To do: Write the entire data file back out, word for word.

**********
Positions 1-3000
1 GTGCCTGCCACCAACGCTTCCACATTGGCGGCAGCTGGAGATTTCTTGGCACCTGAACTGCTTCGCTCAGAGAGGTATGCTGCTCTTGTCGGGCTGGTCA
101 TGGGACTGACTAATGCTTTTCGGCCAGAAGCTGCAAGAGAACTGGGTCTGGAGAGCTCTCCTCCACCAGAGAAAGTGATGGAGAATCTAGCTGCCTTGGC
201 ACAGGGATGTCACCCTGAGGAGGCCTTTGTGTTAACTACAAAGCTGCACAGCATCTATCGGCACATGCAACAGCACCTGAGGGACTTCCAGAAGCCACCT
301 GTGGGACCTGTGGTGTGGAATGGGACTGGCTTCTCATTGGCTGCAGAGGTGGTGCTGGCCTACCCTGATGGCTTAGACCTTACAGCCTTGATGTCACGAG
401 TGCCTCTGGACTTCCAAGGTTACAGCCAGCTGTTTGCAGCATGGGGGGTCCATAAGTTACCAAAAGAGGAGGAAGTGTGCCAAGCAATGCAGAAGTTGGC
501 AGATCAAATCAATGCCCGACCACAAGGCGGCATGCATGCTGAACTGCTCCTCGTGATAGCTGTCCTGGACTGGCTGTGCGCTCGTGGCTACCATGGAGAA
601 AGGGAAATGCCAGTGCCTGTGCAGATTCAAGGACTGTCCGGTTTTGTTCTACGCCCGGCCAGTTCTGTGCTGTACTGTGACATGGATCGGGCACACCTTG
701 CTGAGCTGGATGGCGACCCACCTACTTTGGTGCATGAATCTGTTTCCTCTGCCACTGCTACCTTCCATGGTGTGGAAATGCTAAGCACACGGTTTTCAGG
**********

Positions 1-3000
1 GTGCCTGCCACCAACGCTTCCACATTGGCGGCAGCTGGAGATTTCTTGGCACCTGAACTGCTTCGCTCAGAGAGGTATGCTGCTCTTGTCGGGCTGGTCA
101 TGGGACTGACTAATGCTTTTCGGCCAGAAGCTGCAAGAGAACTGGGTCTGGAGAGCTCTCCTCCACCAGAGAAAGTGATGGAGAATCTAGCTGCCTTGGC
201 ACAGGGATGTCACCCTGAGGAGGCCTTTGTGTTAACTACAAAGCTGCACAGCATCTATCGGCACATGCAACAGCACCTGAGGGACTTCCAGAAGCCACCT
301 GTGGGACCTGTGGTGTGGAATGGGACTGGCTTCTCATTGGCTGCAGAGGTGGTGCTGGCCTACCCTGATGGCTTAGACCTTACAGCCTTGATGTCACGAG
401 TGCCTCTGGACTTCCAAGGTTACAGCCAGCTGTTTGCAGCATGGGGGGTCCATAAGTTACCAAAAGAGGAGGAAGTGTGCCAAGCAATGCAGAAGTTGGC
501 AGATCAAATCAATGCCCGACCACAAGGCGGCATGCATGCTGAACTGCTCCTCGTGATAGCTGTCCTGGACTGGCTGTGCGCTCGTGGCTACCATGGAGAA
601 AGGGAAATGCCAGTGCCTGTGCAGATTCAAGGACTGTCCGGTTTTGTTCTACGCCCGGCCAGTTCTGTGCTGTACTGTGACATGGATCGGGCACACCTTG
701 CTGAGCTGGATGGCGACCCACCTACTTTGGTGCATGAATCTGTTTCCTCTGCCACTGCTACCTTCCATGGTGTGGAAATGCTAAGCACACGGTTTTCAGG